Steve Jobs, the late co-founder of Apple, was famously criticized for his ability to convince others to believe anything he said through a combination of hyperbole and bravado. One Apple employee called the effect a “reality distortion field” in 1981 and the term persisted ever since.
It’s quite clear by now that conservative philanthropists and grassroots donors have been living in a reality distortion field as well, the creation of a cadre of political consultants who have failed repeatedly at their jobs and yet manage not only to survive but thrive.
The ineffectiveness of television advertising and junk mail at actually changing people’s minds has been known for some time in academia and yet if I had to wager, I would bet that most conservative donors, small or large, have never even heard of any of the studies which have proven this.
The sad reality of conservative and libertarian politics is that the generous people who donate their hard-earned cash have been fleeced for years by greedy, incompetent people who have manipulated the system to profit regardless of the policy or electoral outcomes.
In order to prevent center-Right donors from seeing the failures and demanding changes, the Republican Industrial Complex has offered false theories that (depending on who is listening) “the Establishment” or “the far Right” are responsible instead of leaders who could not deliver.
While the GOP certainly has run poorer candidates on average than Democrats, the office-seekers themselves have not been the only problem. For years, Republican politicians and donors have been tricked not just into purchasing ineffective ads, they have also been tricked into paying ridiculous commissions on placing these ads, usually 15 percent. It is no wonder that the consultants have been so eager to convince donors to go for the quick fix of a political ad instead of investing in media outlets or building up grassroots organizations.
Despite the fact that the Mitt Romney campaign did not pay exorbitant commission rates, in the 2012 election the Republican Industrial Complex was a huge reason why he and other GOP candidates nationwide went down to defeat. In a February 2012 story, the New York Times revealed an intricate web of insider dealing where consultants were enriching themselves and their friends:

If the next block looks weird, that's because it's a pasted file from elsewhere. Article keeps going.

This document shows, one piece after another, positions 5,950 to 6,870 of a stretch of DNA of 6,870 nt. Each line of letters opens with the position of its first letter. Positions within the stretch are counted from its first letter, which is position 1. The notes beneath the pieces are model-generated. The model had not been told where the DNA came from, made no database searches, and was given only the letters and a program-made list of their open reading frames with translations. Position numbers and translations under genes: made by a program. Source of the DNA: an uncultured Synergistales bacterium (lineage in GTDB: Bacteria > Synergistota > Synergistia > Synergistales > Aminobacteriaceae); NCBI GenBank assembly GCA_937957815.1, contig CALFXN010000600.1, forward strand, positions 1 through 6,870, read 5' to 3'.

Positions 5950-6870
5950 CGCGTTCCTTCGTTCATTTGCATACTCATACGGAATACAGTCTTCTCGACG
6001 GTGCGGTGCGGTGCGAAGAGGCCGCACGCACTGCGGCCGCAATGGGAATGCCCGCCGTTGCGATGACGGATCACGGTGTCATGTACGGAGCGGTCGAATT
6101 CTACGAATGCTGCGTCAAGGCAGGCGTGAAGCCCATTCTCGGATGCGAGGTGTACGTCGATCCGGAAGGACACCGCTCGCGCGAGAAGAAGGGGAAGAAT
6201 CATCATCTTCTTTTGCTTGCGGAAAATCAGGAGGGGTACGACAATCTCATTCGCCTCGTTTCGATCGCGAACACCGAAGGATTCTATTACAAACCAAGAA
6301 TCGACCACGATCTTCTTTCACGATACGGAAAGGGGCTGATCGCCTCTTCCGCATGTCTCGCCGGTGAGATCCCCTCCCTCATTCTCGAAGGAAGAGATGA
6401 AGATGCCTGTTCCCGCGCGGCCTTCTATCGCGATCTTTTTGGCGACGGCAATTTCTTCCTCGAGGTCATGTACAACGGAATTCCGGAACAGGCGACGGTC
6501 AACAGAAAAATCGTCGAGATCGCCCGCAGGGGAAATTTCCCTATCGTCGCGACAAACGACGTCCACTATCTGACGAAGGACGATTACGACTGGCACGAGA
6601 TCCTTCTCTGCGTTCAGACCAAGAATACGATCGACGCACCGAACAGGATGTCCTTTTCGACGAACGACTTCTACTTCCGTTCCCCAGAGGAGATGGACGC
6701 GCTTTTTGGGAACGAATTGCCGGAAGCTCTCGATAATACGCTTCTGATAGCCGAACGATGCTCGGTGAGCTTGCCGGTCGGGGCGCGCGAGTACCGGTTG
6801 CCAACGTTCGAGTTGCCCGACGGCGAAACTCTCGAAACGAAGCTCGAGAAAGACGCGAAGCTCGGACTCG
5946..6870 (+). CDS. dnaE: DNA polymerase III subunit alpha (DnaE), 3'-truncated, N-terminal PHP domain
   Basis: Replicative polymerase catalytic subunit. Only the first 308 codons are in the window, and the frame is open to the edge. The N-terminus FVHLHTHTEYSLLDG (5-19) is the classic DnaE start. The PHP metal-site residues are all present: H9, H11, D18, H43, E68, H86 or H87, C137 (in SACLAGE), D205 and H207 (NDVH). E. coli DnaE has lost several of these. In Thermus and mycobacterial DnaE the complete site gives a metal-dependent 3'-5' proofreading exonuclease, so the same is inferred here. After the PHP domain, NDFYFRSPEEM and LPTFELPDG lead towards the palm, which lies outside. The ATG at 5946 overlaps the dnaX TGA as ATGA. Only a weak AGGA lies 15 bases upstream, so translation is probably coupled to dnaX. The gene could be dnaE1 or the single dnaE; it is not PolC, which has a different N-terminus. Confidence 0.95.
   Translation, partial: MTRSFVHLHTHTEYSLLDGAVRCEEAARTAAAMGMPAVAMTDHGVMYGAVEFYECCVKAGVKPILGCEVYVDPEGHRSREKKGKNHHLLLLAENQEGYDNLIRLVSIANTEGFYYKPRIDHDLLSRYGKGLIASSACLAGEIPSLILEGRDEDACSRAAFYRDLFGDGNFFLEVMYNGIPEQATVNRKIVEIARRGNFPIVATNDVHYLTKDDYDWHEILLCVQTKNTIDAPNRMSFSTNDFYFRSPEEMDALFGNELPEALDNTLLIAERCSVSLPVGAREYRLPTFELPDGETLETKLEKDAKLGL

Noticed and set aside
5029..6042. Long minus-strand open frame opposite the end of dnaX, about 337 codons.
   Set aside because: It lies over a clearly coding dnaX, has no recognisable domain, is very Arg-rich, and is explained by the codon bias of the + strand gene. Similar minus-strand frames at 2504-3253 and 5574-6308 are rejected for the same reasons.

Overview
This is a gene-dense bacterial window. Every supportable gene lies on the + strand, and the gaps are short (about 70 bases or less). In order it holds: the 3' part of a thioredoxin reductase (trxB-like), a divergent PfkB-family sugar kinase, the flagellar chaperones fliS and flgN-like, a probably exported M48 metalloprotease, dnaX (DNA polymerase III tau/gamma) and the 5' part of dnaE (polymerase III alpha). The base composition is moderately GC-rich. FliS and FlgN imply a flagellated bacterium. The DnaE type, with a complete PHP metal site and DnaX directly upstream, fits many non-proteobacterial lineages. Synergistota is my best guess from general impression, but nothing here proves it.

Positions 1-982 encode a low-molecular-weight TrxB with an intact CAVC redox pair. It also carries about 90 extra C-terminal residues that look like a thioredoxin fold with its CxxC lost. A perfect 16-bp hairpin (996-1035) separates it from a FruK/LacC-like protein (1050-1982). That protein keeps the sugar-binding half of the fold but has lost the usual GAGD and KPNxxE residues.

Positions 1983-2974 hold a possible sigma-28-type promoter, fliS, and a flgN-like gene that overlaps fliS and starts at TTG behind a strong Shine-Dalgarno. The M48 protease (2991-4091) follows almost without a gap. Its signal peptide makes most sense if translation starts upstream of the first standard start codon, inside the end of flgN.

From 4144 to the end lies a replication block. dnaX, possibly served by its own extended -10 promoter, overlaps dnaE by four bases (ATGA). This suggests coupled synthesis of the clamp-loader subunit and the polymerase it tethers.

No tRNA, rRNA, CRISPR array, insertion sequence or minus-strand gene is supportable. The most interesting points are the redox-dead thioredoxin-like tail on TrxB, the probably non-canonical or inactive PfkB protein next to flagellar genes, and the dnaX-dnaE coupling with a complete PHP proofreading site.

When Mitt Romney’s presidential campaign needs advice on direct mail strategies for reaching voters, it looks to TargetPoint Consulting. And when the independent “super PAC” supporting him needs voter research, it, too, goes to TargetPoint.
Sharing a consultant would seem to be an embodiment of coordination between a candidate and an independent group, something prohibited under federal law. But TargetPoint is just one of a handful of interconnected firms in the same office suite in Alexandria, Va., working for either the Romney campaign or the super PAC Restore Our Future.
Elsewhere in the same suite is WWP Strategies, whose co-founder is married to TargetPoint’s chief executive and works for the Romney campaign. Across the conference room is the Black Rock Group, whose co-founder—a top Romney campaign official in 2008—now helps run both Restore Our Future and American Crossroads, another independent group that spoke up in defense of Mr. Romney’s candidacy in January. Finally, there is Crossroads Media, a media placement firm that works for American Crossroads and other Republican groups.
Reacting to this report, former RedState.com editor Erick Erickson accurately described the situation as the GOP being “bled to death by charlatan consultants making millions off the party, its donors, and the grassroots.” He also provided more detail about how the Romney campaign and the Republican National Committee had effectively become the personal piggy banks of a select group of political insiders via two companies, FLS Connect and Targeted Victory:
During the Bush era, the Republican National Committee developed Voter Vault, a database used to identify and mobilize voters to the polls. At some point a partner at FLS Connect, Rich Beeson, went to work at the RNC as Political Director. Also, the RNC sold its Voter Vault data to FLS Connect and then leased that data back from FLS Connect. By the end of 2008 activists and others were complaining that the voter vault data was no longer very good.